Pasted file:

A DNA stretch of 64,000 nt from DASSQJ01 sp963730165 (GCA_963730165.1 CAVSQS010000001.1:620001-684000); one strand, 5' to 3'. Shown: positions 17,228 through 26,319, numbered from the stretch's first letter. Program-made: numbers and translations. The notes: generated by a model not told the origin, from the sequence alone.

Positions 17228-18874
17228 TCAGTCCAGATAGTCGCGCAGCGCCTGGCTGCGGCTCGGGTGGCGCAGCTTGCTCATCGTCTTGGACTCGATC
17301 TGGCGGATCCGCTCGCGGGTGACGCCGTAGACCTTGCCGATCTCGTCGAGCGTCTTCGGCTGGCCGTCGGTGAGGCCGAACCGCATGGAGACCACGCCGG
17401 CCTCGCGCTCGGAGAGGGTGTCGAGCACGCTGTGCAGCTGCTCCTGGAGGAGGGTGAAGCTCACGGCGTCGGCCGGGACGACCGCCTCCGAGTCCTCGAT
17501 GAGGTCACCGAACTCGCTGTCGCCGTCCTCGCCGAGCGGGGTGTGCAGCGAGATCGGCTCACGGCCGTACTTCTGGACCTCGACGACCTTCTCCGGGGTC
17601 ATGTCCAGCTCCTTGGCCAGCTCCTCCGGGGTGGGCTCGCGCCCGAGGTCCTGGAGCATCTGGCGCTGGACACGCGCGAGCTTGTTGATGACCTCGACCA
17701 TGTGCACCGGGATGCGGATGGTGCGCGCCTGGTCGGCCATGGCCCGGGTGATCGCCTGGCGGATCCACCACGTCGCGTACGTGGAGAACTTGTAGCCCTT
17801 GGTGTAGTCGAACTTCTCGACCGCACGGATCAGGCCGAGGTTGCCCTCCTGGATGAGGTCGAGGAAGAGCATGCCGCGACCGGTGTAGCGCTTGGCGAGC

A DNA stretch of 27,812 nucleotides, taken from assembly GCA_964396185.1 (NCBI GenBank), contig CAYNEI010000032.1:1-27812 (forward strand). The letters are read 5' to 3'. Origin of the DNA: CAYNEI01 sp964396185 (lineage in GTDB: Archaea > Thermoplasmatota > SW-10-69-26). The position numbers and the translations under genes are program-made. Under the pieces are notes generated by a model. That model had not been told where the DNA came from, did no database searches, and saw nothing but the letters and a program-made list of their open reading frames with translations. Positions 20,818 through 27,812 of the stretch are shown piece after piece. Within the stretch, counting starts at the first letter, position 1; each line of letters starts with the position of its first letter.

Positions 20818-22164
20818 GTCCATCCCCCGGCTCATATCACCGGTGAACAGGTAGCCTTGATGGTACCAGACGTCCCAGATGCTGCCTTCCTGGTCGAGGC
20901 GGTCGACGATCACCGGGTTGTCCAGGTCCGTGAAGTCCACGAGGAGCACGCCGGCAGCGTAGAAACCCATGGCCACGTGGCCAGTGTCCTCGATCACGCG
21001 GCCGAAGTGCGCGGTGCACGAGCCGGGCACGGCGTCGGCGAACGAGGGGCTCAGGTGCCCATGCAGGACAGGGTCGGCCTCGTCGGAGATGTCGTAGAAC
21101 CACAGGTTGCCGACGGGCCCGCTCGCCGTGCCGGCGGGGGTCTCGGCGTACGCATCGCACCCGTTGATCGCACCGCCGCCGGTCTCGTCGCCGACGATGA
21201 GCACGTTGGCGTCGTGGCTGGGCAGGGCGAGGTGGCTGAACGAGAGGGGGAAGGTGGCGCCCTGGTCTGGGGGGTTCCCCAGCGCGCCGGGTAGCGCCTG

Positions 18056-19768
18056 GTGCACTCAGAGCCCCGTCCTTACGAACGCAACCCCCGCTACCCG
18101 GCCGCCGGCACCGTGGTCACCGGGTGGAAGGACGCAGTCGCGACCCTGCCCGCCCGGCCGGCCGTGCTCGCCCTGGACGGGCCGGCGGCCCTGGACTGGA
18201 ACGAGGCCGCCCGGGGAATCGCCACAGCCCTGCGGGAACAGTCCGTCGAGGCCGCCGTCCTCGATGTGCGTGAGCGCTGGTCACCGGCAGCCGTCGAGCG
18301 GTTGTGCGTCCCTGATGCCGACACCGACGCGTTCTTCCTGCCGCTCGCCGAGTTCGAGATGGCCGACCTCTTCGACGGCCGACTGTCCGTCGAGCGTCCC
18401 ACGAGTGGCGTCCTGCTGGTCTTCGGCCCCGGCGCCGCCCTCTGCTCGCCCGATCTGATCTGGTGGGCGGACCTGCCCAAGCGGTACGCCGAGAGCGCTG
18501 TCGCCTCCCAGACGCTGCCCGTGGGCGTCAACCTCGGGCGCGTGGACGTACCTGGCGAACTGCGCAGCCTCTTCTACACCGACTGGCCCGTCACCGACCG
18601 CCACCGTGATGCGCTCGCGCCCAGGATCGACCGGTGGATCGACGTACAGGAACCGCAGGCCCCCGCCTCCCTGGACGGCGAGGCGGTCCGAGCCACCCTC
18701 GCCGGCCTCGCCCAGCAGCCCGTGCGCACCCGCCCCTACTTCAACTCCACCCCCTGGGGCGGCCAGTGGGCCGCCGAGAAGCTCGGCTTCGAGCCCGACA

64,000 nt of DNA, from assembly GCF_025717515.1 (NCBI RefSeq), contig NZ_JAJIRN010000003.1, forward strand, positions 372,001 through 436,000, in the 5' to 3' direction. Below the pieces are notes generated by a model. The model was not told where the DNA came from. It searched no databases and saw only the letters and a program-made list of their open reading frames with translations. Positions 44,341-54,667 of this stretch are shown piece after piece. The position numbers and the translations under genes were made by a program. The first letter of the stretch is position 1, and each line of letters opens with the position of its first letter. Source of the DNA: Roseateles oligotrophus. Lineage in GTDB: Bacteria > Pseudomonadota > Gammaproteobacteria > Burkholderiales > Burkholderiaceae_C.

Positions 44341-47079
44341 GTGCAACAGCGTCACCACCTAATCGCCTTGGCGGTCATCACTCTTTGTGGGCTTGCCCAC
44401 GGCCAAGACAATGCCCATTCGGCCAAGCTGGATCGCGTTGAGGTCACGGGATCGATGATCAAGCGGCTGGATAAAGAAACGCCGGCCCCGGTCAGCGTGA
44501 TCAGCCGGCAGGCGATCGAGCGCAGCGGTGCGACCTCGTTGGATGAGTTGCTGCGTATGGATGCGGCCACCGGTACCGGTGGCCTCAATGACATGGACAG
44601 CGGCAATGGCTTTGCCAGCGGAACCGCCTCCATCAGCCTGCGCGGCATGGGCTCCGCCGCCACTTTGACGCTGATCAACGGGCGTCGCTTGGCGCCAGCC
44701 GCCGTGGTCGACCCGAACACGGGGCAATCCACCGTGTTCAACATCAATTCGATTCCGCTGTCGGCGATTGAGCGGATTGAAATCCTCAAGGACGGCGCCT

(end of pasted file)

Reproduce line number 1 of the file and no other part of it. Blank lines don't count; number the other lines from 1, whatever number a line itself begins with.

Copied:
A DNA stretch of 64,000 nt from DASSQJ01 sp963730165 (GCA_963730165.1 CAVSQS010000001.1:620001-684000); one strand, 5' to 3'. Shown: positions 17,228 through 26,319, numbered from the stretch's first letter. Program-made: numbers and translations. The notes: generated by a model not told the origin, from the sequence alone.